Twenty five years ago — at 4:30 a.m. on Jan. 17, 1994 — the Northridge earthquake shook Angelenos from their beds. For those of us who lived through it, the memories of chaos early in the morning are unforgettable.
"We were just literally startled awake by a freight train driving right through our bedroom," said my father, Mark Margolis, who along with my sister, my mother and myself, was sleeping just about seven miles from the epicenter. "I mean the blinds that were supposed to be hanging vertical were horizontal. So, there was a tremendous amount of movement."
I was only five, and remember being pulled from my bed into the dark hallway by my parents. Our house was a mess with everything from our shelves and what was inside of our refrigerator being thrown out to the ground.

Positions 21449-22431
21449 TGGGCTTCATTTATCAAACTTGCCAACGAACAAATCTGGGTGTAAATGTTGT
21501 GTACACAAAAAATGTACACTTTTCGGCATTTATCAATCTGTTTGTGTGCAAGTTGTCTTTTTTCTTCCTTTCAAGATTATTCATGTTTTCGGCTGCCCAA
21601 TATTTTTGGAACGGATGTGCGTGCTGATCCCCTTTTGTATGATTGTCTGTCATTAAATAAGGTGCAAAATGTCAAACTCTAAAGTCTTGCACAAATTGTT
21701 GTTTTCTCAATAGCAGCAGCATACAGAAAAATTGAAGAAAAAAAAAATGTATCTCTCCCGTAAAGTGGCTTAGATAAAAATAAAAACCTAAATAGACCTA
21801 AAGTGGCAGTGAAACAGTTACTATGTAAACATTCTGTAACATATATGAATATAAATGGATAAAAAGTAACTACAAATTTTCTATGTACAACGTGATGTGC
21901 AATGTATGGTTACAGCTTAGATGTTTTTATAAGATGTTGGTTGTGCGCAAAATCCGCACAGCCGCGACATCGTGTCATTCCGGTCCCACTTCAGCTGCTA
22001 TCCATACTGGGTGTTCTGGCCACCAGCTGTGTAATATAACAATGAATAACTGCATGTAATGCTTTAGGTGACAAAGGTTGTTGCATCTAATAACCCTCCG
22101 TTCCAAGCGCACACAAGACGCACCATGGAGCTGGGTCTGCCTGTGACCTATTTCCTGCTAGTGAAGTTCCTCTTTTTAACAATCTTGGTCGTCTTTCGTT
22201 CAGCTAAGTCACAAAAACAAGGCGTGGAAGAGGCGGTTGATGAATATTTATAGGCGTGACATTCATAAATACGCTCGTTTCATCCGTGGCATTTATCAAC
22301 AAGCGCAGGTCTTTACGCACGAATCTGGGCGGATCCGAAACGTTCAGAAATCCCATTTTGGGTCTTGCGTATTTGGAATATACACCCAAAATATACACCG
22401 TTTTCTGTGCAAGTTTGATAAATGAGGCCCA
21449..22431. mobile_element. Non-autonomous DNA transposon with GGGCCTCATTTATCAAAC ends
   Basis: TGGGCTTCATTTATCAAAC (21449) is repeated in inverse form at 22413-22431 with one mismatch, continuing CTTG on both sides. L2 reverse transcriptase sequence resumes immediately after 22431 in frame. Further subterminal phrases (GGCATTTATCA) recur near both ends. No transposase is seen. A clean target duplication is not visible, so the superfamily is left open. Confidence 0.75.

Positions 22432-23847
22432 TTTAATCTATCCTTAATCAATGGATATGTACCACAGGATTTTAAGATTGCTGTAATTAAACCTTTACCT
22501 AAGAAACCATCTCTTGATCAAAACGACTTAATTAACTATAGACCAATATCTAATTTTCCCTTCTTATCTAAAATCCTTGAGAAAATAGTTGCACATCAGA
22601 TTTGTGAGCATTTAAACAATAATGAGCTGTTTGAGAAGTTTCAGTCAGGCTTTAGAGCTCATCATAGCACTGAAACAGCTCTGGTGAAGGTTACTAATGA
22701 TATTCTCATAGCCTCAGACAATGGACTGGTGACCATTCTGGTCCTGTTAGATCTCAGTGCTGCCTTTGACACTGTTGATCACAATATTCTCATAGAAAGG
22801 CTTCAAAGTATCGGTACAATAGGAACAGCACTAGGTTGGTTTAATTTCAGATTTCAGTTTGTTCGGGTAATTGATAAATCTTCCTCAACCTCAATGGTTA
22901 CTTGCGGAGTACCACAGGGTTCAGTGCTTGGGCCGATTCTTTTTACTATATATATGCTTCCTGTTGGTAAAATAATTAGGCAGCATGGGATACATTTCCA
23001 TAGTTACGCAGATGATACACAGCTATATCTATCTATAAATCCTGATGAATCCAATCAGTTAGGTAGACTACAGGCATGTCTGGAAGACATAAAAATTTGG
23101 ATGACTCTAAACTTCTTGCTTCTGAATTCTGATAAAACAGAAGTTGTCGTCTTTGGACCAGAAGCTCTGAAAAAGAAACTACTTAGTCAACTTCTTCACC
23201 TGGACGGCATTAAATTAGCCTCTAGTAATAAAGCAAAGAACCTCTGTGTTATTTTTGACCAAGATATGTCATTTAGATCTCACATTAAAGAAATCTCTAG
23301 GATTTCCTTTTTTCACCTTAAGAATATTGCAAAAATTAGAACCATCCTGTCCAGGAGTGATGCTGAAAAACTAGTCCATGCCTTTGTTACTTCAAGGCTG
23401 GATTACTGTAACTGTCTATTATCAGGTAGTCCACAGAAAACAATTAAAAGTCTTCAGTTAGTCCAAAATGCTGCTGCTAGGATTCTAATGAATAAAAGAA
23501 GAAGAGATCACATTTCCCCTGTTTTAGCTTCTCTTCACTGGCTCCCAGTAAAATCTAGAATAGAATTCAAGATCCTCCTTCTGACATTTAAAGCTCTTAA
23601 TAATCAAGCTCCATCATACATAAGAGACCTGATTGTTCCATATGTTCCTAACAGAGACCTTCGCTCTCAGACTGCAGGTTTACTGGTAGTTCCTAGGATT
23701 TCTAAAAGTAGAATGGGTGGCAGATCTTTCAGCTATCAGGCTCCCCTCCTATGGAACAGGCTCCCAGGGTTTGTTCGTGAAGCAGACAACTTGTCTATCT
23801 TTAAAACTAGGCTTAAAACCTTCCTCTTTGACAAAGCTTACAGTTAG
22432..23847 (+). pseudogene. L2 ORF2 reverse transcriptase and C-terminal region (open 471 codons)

After things calmed down, we walked outside. I remember dark silhouettes of my neighbors milling about, trying to figure out what to do, just as dawn began to break and aftershocks rolled through.
When the sun rose, everyone was able to take stock of the damage.
The 6.7 magnitude earthquake destroyed freeways and buildings, cracked streets and left swaths of Los Angeles without power for a period of time.
"I remember driving down one of the main streets and there was like water coming up from the street because there were broken gas lines as well as broken water lines. There was water, but there were also flames coming out of the water," said my father. "Burning water -- how often do you see that?"
The earthquake killed at least 57 people and damages reached $40 billion.
Many Angelenos were displaced for a period of time. Some people were lucky enough to stay with family and friends. Some had to live for days in parks as the structural integrity of their buildings was assessed.